I finally throwed in the towel. I did an installation of perfSONAR 4.0.1 on a dual-stack VM.

Our DHCPv4 service provides our clients with a wealth of information. It is actually good to see so many of the offered settings being recognized by the anaconda installation system. This told me that the installation system is firmly grounded in IPv4, and is not ready for pure IPv6 networks.

anaconda managed to get hold of our NTP servers via DHCPv4 and would proudly proclaim they are working. Try this in a pure IPv6 network and anaconda will claim the NTP servers are non-functioning, but, ntpd will be able to exchange measurements with its configured servers once the system is finally up & running.

anaconda was not able to utilize DHCPv4 for setting the timezone. anaconda bluntly ignores the time-offset variable, or it doesn’t even ask for it. Maybe it’s too difficult to assign a timezone based on an offset measured in seconds, or offer a few sensible alternatives for us to choose from. Setting the correct timezone isn’t difficult, but it could be automated in a couple of ways, and DHCPv4 is one of them.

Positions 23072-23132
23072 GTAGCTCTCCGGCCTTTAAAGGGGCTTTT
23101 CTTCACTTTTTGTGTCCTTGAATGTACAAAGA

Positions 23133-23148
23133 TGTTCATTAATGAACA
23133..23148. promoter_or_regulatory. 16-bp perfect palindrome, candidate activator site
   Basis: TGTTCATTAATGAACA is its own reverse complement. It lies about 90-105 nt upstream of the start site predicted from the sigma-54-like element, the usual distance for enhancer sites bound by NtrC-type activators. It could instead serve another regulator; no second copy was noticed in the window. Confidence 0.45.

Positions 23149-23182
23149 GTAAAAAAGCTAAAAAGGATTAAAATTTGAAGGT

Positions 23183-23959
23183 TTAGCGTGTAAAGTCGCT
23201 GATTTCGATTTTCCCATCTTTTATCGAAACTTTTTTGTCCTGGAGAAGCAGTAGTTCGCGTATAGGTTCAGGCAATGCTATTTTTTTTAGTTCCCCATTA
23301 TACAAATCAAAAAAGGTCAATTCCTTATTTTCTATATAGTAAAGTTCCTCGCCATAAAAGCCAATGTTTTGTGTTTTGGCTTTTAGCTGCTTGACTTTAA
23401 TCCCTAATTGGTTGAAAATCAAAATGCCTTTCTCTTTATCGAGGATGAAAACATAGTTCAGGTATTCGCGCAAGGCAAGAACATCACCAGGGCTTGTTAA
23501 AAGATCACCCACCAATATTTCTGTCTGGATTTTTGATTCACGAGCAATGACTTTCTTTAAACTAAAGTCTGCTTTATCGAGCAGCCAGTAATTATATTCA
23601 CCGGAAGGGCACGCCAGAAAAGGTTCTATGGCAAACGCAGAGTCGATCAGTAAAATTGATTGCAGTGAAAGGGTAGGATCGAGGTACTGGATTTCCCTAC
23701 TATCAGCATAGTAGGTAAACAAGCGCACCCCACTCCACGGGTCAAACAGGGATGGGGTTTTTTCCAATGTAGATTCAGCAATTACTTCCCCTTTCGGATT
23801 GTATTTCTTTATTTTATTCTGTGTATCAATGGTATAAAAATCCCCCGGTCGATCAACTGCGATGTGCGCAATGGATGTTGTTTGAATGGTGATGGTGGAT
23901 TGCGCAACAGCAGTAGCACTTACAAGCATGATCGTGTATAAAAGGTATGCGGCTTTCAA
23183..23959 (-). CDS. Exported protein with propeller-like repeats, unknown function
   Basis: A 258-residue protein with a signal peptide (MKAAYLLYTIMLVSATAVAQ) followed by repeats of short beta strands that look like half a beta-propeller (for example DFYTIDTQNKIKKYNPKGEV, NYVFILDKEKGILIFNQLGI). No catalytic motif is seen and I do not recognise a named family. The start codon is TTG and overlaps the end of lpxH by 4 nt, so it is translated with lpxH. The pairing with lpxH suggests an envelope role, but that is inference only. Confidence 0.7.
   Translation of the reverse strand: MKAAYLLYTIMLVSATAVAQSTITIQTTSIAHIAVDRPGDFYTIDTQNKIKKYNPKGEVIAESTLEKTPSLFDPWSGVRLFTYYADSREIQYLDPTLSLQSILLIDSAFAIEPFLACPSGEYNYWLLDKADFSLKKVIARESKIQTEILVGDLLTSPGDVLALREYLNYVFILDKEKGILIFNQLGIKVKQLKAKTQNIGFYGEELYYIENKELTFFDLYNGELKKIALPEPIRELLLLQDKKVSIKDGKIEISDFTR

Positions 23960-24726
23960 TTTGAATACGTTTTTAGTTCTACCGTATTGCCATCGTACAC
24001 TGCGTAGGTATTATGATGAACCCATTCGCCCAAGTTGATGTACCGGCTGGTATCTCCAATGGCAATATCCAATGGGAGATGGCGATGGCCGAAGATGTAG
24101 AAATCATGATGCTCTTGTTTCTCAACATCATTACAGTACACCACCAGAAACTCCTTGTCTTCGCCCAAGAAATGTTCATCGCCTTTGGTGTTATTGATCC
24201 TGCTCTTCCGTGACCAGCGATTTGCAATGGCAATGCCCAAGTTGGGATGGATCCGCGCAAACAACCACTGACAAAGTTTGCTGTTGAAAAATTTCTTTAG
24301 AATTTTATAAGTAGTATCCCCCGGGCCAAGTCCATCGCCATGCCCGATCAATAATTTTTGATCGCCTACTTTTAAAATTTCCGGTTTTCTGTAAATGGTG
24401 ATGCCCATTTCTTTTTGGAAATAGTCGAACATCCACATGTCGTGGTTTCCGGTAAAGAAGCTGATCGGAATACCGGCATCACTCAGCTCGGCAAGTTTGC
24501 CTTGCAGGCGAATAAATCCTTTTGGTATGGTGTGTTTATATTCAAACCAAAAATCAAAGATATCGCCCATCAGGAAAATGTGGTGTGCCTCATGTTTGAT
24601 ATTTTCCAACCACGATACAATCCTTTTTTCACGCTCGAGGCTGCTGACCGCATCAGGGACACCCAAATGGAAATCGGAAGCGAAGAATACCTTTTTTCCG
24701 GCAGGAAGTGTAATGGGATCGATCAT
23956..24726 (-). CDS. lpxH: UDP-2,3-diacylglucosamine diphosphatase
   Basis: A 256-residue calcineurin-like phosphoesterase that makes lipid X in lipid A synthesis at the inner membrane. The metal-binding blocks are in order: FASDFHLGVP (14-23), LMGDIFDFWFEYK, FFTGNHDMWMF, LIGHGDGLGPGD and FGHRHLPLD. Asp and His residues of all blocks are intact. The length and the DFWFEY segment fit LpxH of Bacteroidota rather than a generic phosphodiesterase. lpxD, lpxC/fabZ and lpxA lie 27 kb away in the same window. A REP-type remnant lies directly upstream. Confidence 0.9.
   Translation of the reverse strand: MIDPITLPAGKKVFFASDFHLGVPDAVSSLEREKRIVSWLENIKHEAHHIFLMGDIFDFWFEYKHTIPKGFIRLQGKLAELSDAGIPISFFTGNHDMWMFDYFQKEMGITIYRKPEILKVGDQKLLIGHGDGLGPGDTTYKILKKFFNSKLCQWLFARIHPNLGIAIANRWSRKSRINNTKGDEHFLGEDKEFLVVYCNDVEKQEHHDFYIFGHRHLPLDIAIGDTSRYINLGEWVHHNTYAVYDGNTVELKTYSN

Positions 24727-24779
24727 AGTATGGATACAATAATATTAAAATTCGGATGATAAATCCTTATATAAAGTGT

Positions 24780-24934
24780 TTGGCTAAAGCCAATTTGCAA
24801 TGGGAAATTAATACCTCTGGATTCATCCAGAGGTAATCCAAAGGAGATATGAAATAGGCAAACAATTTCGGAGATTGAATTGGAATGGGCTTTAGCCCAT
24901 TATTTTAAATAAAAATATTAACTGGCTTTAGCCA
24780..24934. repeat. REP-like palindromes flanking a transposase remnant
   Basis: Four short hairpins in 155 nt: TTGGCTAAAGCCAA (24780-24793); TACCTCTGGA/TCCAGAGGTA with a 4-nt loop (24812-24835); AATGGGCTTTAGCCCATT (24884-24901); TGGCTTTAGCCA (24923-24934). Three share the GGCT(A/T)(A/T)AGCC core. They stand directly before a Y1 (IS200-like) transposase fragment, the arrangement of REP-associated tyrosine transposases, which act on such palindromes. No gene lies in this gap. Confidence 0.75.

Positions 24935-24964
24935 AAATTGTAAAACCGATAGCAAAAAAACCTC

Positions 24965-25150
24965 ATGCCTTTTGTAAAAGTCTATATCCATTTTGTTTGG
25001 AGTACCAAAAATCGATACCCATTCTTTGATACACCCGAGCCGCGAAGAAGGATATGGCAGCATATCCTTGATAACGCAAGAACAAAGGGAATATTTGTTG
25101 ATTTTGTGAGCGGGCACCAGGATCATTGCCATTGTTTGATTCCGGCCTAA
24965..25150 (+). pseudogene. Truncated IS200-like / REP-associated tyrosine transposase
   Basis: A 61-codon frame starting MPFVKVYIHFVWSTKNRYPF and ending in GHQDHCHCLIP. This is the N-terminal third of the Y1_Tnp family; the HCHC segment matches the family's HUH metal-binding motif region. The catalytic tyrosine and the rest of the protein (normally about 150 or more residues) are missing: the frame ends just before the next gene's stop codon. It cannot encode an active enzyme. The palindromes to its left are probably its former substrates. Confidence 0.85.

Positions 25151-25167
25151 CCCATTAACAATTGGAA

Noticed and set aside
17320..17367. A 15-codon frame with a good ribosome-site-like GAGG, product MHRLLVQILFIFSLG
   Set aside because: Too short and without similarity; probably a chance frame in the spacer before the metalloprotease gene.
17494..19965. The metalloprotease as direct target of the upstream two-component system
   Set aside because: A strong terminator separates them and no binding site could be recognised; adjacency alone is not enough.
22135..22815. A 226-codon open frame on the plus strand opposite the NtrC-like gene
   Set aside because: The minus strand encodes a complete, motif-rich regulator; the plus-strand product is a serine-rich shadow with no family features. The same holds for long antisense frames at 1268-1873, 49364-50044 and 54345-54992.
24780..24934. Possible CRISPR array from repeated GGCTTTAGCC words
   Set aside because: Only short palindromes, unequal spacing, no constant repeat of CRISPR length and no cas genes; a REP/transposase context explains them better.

In the future, anaconda should try DHCPv6 in addition to DHCPv4, in particular when the latter is unavailable/unresponsive. Maybe Enterprise Linux still believe in IPv4 only.

What about perfSONAR 4.0.1? Its web interface is up & running and is showing all elements when accessed by its IPv4 address. NTP is synched. The system is globally registered, which is also dependent on IPv4. I would actually prefer to be asked whether I want a particular system to be globally registered or not. Most want it registered, I guess, all in the name of co-operation.

When accessing the web interface using the IPv6 address, the test results doesn’t show up at all.

After configuring some tests and waiting a few minutes, the results showed up in the web interface, but only those involving IPv4 addresses. Yes, you must still access the web UI by the system’s IPv4 address, which suggests adding AAAA records to the DNS domain names isn’t a good thing. Maybe a variant of the approach of the late W. Rich Stevens is doable; for each hostname.FQDN, assign a AAAA record only to hostname-6.FQDN.

Sadly, my shop is short on public IPv4 addresses, and so is our ISP. I seriously doubt the ISP will cough up even a /28 block to accommodate my planned 9 public perfSONAR hosts. Up to 7 hosts running on physical machines scattered throughout the network, 1 host running as a virtual machine purely as a comparison, and 1 virtual host working as a CMA to keep all the records.

I could assign RFC 1918 and RFC 4193 addresses to these hosts, but that would keep them all internal and not accessible on the internet. Also, they wouldn’t receive any updates unless I deploy NAT44.

IPv6 is the future, whether you like it or not.

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